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Algeria urges Morocco to quit W. Sahara buffer zone

By AFP
Morocco Moroccan troops entered the buffer zone in the Guerguerat area of Western Sahara late last year to reopen the road to neighbouring Mauritania after it was blocked by Sahrawi activists who see it as violating a 1991 ceasefire.  By Fadel SENNA (AFP/File)
OCT 7, 2021 LISTEN
Moroccan troops entered the buffer zone in the Guerguerat area of Western Sahara late last year to reopen the road to neighbouring Mauritania after it was blocked by Sahrawi activists who see it as violating a 1991 ceasefire. By Fadel SENNA (AFP/File)

Algeria, the main backer of Western Sahara's Polisario Front independence movement, called on Morocco Thursday to withdraw from a key buffer zone, after the United Nations named a new envoy.

The UN on Wednesday named veteran diplomat Staffan de Mistura as its point man on the decades-old conflict, a job that had remained vacant for nearly two and a half years as the Polisario and Morocco rejected a dozen other candidates.

The Algerian foreign ministry noted "with interest" Mistura's appointment, and called for the removal of Moroccan troops deployed late last year in the Guerguerat area in the far south of the territory.

They had been sent to reopen a key highway leading into Mauritania after it was blocked by Sahrawi activists who see it as violating a 1991 ceasefire deal.

The "demilitarisation of this zone... is the cornerstone of any credible political process aiming to find a peaceful solution to the conflict," the Algerian ministry said.

It said Algeria supported UN peace efforts and voiced hope that De Mistura could "relaunch direct, serious negotiations between the Polisario Front and the Kingdom of Morocco in order to reach a solution guaranteeing the Sahrawi people can freely and authentically exercise their inalienable right to self-determination."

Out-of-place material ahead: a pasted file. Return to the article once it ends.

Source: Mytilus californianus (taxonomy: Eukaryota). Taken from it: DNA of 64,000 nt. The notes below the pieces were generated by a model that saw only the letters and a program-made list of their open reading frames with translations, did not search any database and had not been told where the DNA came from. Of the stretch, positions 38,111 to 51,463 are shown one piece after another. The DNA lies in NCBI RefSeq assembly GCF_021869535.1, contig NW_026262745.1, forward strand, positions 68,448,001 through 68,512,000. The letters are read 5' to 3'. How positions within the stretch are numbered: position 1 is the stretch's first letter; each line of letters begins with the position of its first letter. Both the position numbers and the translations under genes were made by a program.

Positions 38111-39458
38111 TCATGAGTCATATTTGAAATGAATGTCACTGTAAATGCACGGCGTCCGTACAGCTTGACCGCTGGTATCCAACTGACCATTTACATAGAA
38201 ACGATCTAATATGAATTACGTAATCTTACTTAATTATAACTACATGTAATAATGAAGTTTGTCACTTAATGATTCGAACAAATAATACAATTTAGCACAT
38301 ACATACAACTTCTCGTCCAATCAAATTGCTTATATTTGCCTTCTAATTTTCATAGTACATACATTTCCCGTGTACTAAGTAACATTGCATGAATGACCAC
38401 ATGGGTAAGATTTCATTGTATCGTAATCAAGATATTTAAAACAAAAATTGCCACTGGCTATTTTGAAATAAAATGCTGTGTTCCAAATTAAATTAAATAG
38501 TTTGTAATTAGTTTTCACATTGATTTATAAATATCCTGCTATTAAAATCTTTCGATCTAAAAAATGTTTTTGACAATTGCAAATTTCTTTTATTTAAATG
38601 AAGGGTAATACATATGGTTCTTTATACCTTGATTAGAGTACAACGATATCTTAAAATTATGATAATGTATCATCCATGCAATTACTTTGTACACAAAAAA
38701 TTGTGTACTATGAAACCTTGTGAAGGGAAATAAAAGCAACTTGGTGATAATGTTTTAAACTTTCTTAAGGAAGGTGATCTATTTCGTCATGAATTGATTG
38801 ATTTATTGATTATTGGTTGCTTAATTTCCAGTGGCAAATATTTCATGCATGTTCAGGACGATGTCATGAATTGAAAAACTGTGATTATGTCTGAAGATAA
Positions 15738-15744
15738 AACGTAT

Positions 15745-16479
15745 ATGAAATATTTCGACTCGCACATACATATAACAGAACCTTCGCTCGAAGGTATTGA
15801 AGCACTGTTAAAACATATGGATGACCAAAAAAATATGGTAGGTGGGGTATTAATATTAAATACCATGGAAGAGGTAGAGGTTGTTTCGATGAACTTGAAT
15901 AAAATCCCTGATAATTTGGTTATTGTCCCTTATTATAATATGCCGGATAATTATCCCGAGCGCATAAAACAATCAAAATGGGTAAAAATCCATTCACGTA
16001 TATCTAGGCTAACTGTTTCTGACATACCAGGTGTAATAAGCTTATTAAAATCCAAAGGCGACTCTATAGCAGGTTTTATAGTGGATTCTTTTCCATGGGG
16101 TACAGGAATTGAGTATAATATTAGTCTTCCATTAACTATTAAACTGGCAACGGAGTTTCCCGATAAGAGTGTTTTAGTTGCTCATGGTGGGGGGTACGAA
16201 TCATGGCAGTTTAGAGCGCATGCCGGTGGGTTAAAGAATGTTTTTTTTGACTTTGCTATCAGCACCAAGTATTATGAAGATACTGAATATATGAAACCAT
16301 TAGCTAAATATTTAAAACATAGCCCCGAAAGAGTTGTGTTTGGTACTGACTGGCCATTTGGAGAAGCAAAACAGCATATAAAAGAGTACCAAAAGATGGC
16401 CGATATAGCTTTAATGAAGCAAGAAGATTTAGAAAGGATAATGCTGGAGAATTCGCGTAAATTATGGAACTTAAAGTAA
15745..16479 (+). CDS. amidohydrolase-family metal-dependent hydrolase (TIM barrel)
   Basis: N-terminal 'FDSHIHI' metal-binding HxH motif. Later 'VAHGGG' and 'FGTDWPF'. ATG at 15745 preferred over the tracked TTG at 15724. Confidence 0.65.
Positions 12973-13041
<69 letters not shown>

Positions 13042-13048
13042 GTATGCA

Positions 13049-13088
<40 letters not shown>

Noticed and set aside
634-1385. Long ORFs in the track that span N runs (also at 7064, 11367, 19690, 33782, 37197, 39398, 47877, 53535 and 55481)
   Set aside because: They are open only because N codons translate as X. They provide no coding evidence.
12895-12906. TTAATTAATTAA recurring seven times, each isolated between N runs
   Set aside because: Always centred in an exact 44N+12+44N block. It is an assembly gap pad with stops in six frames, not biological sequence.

The UN sees the Western Sahara, a former Spanish colony, as a "non-autonomous territory", but Morocco regards it as an integral part of its territory and insists its claim to sovereignty be recognised under any peace deal.

The kingdom controls some 80 percent of the largely desert territory, which has mineral reserves and access to rich Atlantic fisheries, as well as providing a potentially strategic trade route linking Morocco with West African markets.

Rabat has proposed a plan for autonomy but the Polisario insists on an independence referendum as called for under the 1990 ceasefire deal.

Morocco's tense relations with Algeria have deteriorated since Rabat last year won Washington's recognition of its sovereignty over Western Sahara in exchange for normalising ties with Israel.

Algeria on August 24 cut diplomatic relations with Morocco, accusing it of "hostile actions" including using Israeli technology to spy on its officials, charges Morocco dismisses.

A month later it banned Moroccan aircraft from its skies.

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